After PCR the amplified DNA was purified using the High Pure PCR Product Purification Kit (Boehringer Mannheim) and digested with NcoI (3U/μg DNA) for 16 h (Boehringer Mannheim) according to the supplier's specifications. For extraction with Phenol/Chloroform/Isoamylalcohol (24:24:1) the volume of the sample was raised to 100 μl with TE. After extraction the DNA was precipitated by adding {fraction (1/10)} volumes of 3M Sodium Acetate, pH 5.2 and 2 volumes of EtOH. The DNA was circularized using the Rapid DNA Ligation Kit (Boehringer Mannheim) according to the supplier's specification. The ligated products were introduced into E. coli XL1-Blue by transformation according to the procedure of Chung, C. T. et al. (1989) Proc. Natl. Acad. Sci. USA 86, 2172-2175. Transformants were plated on L-agar containing 100 μg/ml ampicillin to allow selection of recombinants. Colonies were picked and grown in L-broth containing 100 μg/ml ampicillin. Plasmid DNA was prepared with the High Pure Plasmid Isolation Kit (Boehringer Mannheim) according to the supplier's specification. The plasmids were screened for insertions by digestion with NcoI/BamHI. Strains containing the genes of interest were grown in L-broth supplemented with 100 μg/ml ampicillin and tested for the expression of DNA polymerase/reverse transcriptase activity by induction of exponentially growing culture with 1 mM IPTG and assaying the heat-treated extracts (72° C.) for DNA polymerase/reverse transcriptase activity as described above (determination of DNA polymerase activity and determination of Reverse Transcriptase activity). (FIG. 7)

EXAMPLE 3

Reverse Transcription and Amplification of a 997 bp Fragment of β-actin from Total Mouse Liver RNA. Comparison of Δ Chy with Tth Polymerase in the Reverse Transcription Reaction (FIG. 4) Either in a Coupled RT-PCR Reaction (“one tube”) or in Consecutive Steps, Reverse Transcription, Addition of Polymerase and Amplification of the cDNA Product of the First Step.

“One Tube” System:

The reactions (50 μl) contained 10 mM Tris-HCl, pH 8.8 at 25° C., 15 mM KCl, 2.5 mM MgCl2, 400 μM of each dNTP, decreasing amounts of mouse total RNA (Clonetech) as indicated in the figure, 300 nM of each primer, 60 units of Δ Chy and 3.5 units of the Expand HiFi enzyme mix (Boehringer Mannheim GmbH). All reactions were incubated at 60° C. for 30 min (RT step). Amplification followed immediately with following cycle profile (Perkin Elmer GeneAmp 9600 thermocycler): 30 sec. at 94° C.; (30 sec at 94° C., 30 sec at 60° C., 1 min. at 68° C.)×10; (30 sec. at 94° C., 30 sec. at 60° C., 1 min. at 68° C.+cyle elongation of 5 sec. for each cycle)×20; 7 min at 68° C.;

“Two Tube” System:

Reverse transcription is performed in 10 mM Tris-HCl, pH 8.8, 15 mM (NH4)2SO4, 0.1% Tween, 4.5 mM MgCl2, 2% DMSO, 800 μM dNTPs, 300 nmoles of each primer, 60 units of Δ Chy, various amounts of total mouse muscle RNA as indicated in the figure. The reaction was performed in a volume of 25 μl for 30 min at 60° C. 5 μl of this reaction are used for the amplification with the Expand HiFi-system from Boehringer Mannheim. Amplification was performed with 2.6 units of polymerase mixture in a reaction volume of 25 μl. The following temperature cycling conditions were used: 30 sec. at 94° C., (30 sec. at 94° C., 30 sec at 60° C., 1 min at 68° C.)×10, (30 sec. at 94° C., 30 sec. at 60° C., 1 min at 68° C.+cycle elongation for 5 sec for each cycle)×20.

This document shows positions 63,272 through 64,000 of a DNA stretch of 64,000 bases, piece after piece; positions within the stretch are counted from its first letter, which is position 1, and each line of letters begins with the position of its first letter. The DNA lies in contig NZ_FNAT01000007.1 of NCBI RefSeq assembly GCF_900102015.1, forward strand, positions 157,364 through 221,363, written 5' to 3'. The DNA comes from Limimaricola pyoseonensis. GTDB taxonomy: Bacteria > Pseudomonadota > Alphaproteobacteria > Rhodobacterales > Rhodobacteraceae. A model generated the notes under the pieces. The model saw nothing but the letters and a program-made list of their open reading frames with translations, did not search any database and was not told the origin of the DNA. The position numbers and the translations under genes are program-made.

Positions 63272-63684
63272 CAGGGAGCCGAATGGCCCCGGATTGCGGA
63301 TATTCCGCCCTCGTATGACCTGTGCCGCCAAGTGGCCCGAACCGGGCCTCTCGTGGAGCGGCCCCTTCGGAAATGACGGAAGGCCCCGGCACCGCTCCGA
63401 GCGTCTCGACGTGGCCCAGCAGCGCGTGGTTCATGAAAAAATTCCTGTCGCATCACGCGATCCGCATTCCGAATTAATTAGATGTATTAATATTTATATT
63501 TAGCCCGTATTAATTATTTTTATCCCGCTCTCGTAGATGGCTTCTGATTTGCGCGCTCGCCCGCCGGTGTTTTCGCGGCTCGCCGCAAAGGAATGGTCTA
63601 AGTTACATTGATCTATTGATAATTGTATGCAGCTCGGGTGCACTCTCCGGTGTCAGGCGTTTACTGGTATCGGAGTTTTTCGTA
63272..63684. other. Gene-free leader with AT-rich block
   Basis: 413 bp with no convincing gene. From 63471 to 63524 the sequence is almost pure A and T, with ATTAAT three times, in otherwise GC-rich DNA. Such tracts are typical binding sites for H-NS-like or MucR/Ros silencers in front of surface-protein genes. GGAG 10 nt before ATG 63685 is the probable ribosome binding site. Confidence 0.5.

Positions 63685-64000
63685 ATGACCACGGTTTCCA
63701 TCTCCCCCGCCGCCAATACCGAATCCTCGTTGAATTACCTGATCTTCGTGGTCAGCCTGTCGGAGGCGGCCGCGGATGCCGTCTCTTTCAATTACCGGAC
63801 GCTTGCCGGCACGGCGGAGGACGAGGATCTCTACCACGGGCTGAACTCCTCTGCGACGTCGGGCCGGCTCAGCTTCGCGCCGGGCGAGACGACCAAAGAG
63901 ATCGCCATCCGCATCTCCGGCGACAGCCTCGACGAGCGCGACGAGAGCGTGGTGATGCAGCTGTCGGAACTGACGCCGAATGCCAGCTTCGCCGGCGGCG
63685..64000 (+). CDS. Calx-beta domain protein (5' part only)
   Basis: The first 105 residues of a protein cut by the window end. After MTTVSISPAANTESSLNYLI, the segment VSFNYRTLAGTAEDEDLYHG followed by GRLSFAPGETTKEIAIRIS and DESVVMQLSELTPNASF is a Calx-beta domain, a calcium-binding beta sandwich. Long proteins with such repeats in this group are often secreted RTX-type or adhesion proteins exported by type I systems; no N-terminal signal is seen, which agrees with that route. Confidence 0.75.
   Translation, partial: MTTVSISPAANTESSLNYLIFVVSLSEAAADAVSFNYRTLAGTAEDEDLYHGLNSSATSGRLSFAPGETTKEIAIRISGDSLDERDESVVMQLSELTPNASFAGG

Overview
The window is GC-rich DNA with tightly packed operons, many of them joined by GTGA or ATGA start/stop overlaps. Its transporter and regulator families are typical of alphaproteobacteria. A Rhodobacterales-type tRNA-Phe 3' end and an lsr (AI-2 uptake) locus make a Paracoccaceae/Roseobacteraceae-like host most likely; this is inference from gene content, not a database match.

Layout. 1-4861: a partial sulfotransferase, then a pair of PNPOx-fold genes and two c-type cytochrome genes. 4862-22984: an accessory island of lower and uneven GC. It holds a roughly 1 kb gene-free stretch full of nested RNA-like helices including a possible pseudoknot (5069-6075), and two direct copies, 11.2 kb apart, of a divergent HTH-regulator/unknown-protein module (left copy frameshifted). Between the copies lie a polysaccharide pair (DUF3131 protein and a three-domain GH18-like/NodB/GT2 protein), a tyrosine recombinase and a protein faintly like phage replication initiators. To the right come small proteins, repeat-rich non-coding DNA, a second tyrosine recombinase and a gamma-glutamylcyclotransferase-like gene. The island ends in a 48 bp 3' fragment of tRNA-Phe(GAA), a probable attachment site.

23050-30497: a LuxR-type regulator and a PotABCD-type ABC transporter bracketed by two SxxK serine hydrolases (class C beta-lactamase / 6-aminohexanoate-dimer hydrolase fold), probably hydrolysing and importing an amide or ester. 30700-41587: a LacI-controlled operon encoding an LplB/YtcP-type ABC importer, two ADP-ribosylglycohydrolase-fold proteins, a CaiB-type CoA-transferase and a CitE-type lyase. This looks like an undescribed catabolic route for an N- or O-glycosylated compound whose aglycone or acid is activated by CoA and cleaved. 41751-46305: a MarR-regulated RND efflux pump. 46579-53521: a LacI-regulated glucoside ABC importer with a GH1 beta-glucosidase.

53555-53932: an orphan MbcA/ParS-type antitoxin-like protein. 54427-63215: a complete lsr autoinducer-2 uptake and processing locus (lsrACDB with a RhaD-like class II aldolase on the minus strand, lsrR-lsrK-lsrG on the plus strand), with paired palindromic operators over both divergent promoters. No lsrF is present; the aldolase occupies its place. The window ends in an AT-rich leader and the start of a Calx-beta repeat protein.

As a control reaction the same template-primer system was used for RT-PCR with Tth polymerase (Boehringer Mannheim). The reaction was set up according to the supplier's specifications for the “one step” variant.

LITERATURE CITED

Beckmann R. A. et al. (1985) Biochemistry 24, 5810-5817

Berger et al., (1983) Biochemistry 22, 2365-2372

Bessmann et al. (1957) J. Biol. Chem. 233, 171-177

Braithwaite D. K. and Ito J. (1993) Nucl. Acids Res. 21, 787-802

Brinkmann U. et al. (1989) Gene 85, 109-114.

Brock et al. (1969) J. Bacteriol. 98, 289-297

Buttin and Kornberg (1966) J. Biol. Chem. 241, 5419-5427

Chung, C. T. et al. (1989) Proc. Natl. Acad. Sci. USA 86, 2172-2175

Engelke et al. (1990) Anal. Biochem. 191, 396-400.

Gulati et al. (1974) Proc. Nat. Acad. Sci. USA 71, 1035-1039

Höltke, H.-J.; Sagner, G; Kessler, C. and Schmitz, G. (1992) Biotechniques 12, 104-113.

Innis et al., (1990) PCR Protocols; Academic Press, Inc., 219-227

Kaledin et al. (1980), Biokhimiya 45, 644-651.

Kaledin et al. (1981) Biokhimiya 46, 1576-1584.

Kaledin et al. (1982) Biohkimiya 47, 1785-1791.

Karkas (1973) Proc. Nat. Acad. Sci. USA 70, 3834-3838

Kornberg A. and Baker T. A. (1992) DNA Replication W. H. Freemann & Company, New York.

Lawyer et al. (1989) J. Biol. Chem. 264, 6427-6437.

Lundberg et al. (1991) Gene 108, 1-6.

Maniatis et al. (1982) Molecular Cloning: A Laboratory Manual, Cold Spring Harbor, N.Y.

Neuner et al. (1990) Arch. Microbiol. 153, 205-207.

Powell et al. (1987) Cell 50, 831-840

Perbal (1984), A Practical Guide to Molecular Cloning, Wiley & Sons New York

Perler et al. (1992) Proc. Natl. Acad. Sci USA 89, 5577-5581.

Powell et al. (1987) Cell 50, 831-840

Ricchetti M. and Buc H. (1993) EMBO J. 12, 387-396.

Ruttimann et al. (1985) Eur. J. Biochem. 149, 41-46.

Saunders and Saunders (1987) Microbial Genetics Applied to Biotechnology, Croom Helm, London

Spanos A. and Hübscher U. (1983) Methods in Enzymology 91, 263-277.

Stüber D., Matile H. and Garotta G. (1990) Immunological Methods, Letkovcs, I and Pernis, B., eds.